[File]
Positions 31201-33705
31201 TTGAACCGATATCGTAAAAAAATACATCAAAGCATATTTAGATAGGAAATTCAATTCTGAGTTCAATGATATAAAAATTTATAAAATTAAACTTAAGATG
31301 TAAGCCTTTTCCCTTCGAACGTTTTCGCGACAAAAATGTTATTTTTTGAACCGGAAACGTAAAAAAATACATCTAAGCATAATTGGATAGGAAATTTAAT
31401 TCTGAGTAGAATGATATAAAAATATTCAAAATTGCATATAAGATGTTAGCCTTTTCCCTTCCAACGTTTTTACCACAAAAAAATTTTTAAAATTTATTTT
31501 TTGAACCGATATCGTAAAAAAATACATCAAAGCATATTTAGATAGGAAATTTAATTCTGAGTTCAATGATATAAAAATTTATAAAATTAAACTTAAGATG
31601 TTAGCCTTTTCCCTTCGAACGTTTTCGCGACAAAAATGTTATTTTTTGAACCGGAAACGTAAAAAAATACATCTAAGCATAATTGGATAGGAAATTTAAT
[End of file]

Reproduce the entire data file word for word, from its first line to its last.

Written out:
Positions 31201-33705
31201 TTGAACCGATATCGTAAAAAAATACATCAAAGCATATTTAGATAGGAAATTCAATTCTGAGTTCAATGATATAAAAATTTATAAAATTAAACTTAAGATG
31301 TAAGCCTTTTCCCTTCGAACGTTTTCGCGACAAAAATGTTATTTTTTGAACCGGAAACGTAAAAAAATACATCTAAGCATAATTGGATAGGAAATTTAAT
31401 TCTGAGTAGAATGATATAAAAATATTCAAAATTGCATATAAGATGTTAGCCTTTTCCCTTCCAACGTTTTTACCACAAAAAAATTTTTAAAATTTATTTT
31501 TTGAACCGATATCGTAAAAAAATACATCAAAGCATATTTAGATAGGAAATTTAATTCTGAGTTCAATGATATAAAAATTTATAAAATTAAACTTAAGATG
31601 TTAGCCTTTTCCCTTCGAACGTTTTCGCGACAAAAATGTTATTTTTTGAACCGGAAACGTAAAAAAATACATCTAAGCATAATTGGATAGGAAATTTAAT